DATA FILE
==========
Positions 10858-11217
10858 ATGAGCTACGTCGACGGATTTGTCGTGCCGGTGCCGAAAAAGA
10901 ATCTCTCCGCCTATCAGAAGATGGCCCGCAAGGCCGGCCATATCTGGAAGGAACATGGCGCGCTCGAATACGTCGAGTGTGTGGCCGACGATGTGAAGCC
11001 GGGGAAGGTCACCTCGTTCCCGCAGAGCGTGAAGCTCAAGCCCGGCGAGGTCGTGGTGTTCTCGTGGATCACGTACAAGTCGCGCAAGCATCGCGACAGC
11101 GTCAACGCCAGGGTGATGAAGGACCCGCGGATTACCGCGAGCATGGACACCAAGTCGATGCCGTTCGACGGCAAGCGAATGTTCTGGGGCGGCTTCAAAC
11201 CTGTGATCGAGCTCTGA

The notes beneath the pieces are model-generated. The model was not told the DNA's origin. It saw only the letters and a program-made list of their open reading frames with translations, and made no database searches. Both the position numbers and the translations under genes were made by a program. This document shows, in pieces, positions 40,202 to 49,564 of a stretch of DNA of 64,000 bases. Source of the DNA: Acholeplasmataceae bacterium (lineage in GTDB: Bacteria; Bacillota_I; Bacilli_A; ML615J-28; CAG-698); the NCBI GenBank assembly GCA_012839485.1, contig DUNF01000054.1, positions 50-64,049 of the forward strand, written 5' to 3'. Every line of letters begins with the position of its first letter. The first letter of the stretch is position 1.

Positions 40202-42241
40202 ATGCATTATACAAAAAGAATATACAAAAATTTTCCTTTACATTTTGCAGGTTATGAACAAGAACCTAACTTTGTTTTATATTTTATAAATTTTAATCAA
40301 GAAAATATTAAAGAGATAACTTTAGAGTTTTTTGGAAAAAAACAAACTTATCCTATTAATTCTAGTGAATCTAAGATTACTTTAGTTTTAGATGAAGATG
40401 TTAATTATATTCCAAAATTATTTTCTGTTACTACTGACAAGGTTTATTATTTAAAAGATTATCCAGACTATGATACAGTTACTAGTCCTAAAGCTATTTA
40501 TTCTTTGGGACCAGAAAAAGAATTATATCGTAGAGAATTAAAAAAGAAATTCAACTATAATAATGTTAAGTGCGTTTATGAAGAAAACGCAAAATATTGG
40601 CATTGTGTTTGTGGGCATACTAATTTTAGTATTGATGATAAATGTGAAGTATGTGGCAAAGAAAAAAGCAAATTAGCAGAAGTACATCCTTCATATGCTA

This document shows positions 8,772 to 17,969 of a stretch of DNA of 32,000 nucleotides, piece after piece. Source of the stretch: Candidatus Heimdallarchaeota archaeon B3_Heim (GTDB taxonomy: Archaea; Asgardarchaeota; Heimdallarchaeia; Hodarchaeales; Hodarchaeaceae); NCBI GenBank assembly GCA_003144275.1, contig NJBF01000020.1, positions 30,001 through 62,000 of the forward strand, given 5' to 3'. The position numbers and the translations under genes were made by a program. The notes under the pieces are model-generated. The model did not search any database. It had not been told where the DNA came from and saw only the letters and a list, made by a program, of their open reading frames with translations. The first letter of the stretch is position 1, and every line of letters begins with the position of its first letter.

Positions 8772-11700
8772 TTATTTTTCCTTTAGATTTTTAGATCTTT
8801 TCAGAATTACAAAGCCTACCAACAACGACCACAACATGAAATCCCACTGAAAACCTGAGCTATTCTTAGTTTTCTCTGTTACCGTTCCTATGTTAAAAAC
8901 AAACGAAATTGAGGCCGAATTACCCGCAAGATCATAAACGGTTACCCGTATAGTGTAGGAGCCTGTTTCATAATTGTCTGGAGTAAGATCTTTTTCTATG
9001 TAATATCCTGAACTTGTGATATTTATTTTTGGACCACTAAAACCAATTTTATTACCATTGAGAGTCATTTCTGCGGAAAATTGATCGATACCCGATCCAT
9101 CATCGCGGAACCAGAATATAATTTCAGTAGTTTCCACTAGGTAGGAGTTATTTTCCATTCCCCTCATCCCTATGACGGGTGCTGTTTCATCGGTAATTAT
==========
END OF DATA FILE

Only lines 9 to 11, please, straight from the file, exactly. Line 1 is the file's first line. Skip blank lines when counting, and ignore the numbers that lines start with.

40202 ATGCATTATACAAAAAGAATATACAAAAATTTTCCTTTACATTTTGCAGGTTATGAACAAGAACCTAACTTTGTTTTATATTTTATAAATTTTAATCAA
40301 GAAAATATTAAAGAGATAACTTTAGAGTTTTTTGGAAAAAAACAAACTTATCCTATTAATTCTAGTGAATCTAAGATTACTTTAGTTTTAGATGAAGATG
40401 TTAATTATATTCCAAAATTATTTTCTGTTACTACTGACAAGGTTTATTATTTAAAAGATTATCCAGACTATGATACAGTTACTAGTCCTAAAGCTATTTA